A few tips about tailoring the perfect geologist resume won’t hurt either, after all, nobody wants their resume to be thrown in the trash before it’s been given a chance. Visit our How to Write a Great Geologist Resume page to get tips on how to keep your resume at the top of the pile

 

 

Careers Related to Geologist

Listed below are careers in our database that are similar in nature to that of a geologist, as they may involve many of the same skills, competencies and responsibilities.

 

• Fluvial Geomorphologist

• Geoscientist

• Hydrogeologist

• Paleontologist

• Seismologist

• Soil Scientist

 

 

Geologist Salary: How Much Do Geologists Earn?

The salary for geologists can vary greatly depending on many factors, including their level of experience and education, who they work for, and many others.

 

Salary figures for geologists in Alberta: According to the 2011 Alberta Wage and Salary Survey, Albertans in the Geologists, Geochemists and Geophysicists occupational group earned on average from $40.80 to $60.85 an hour.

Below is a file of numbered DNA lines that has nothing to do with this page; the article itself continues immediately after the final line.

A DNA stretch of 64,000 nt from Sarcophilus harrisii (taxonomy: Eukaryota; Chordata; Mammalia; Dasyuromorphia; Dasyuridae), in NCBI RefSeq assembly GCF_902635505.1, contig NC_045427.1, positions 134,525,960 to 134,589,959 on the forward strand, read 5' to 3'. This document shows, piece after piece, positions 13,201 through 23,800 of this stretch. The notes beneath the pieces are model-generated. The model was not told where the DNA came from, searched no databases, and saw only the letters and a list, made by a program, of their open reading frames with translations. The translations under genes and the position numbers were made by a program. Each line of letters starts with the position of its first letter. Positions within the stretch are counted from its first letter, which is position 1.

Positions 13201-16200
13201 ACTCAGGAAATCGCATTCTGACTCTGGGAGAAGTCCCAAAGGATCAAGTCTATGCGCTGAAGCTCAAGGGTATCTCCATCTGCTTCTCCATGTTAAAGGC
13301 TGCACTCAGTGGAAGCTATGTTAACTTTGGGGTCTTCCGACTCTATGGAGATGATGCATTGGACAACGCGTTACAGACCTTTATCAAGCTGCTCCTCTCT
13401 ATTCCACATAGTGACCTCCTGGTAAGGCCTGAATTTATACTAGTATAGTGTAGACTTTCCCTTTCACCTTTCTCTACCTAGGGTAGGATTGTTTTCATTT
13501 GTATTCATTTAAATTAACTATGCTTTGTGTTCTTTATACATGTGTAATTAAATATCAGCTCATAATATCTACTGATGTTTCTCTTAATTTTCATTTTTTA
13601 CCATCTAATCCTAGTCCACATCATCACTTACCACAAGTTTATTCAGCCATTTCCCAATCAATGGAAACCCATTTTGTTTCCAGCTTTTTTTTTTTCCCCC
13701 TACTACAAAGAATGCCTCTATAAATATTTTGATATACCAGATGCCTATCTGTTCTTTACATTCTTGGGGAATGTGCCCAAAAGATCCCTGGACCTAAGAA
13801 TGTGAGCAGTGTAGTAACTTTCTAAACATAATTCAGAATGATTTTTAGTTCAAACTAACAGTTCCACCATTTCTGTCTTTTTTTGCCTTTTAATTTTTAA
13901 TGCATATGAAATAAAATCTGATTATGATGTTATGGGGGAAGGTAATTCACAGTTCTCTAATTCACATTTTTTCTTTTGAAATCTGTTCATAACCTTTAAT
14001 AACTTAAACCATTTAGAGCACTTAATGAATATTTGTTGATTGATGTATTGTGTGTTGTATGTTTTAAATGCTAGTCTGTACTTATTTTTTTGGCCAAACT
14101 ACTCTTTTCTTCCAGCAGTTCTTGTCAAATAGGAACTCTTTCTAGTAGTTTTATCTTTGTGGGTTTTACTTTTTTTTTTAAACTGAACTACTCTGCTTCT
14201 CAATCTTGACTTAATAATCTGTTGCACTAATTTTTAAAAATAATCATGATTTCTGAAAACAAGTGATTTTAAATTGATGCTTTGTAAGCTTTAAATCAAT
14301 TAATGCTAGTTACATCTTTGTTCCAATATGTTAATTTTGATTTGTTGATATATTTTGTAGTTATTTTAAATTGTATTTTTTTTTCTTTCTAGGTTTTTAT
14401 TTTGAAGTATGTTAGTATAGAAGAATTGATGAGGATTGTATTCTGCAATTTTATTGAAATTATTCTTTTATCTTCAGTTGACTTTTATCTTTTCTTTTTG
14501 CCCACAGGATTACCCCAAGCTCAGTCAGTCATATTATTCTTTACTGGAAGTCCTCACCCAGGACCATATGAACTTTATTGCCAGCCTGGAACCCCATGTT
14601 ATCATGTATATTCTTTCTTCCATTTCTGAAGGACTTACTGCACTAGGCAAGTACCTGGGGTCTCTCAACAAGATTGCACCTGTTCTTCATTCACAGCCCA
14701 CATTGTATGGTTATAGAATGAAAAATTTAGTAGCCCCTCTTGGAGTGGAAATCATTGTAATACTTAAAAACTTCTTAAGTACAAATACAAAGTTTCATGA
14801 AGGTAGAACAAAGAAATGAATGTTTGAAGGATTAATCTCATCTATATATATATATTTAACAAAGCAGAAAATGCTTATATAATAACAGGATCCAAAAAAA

Salary figures for geologists in Canada: According to ECO Canada, geologists working entry-level jobs make an average of $36,500 per year in Canada. With several years of experience and advanced education, geologists earn an average of $75,000 per year.

 

Salary figures for geologists in the United States: According to the United States Bureau of Labor Statistics, Americans in the Geoscientists occupational group, which includes geologists, earn a median salary of $82,500 (2010 figures).

 

 

References: How to Become a Geologist

Please consult the references below to find more information on the various aspects of a career as a geologist.

 

Alberta Learning and Information Services website: alis.alberta.ca

ECO Canada website: www.eco.ca

United States Bureau of Labor Statistics website: www.bls.gov

 

 

Scholarships for Becoming a Geologist

Scholarships listed for majors that apply to becoming a Geologist can be found on our Environmental Science Scholarships and Geology Scholarships pages.

 

Success Tip: Be sure to apply for any scholarships that you even barely qualify for, as there are millions of dollars of scholarships that go unused every year due to a lack of applicants!

 

 

Becoming a Geologist: Applicable Majors

Studying one of the university majors listed below is an excellent starting point to becoming a geologist. Click on the links to find out what else you can do with these majors!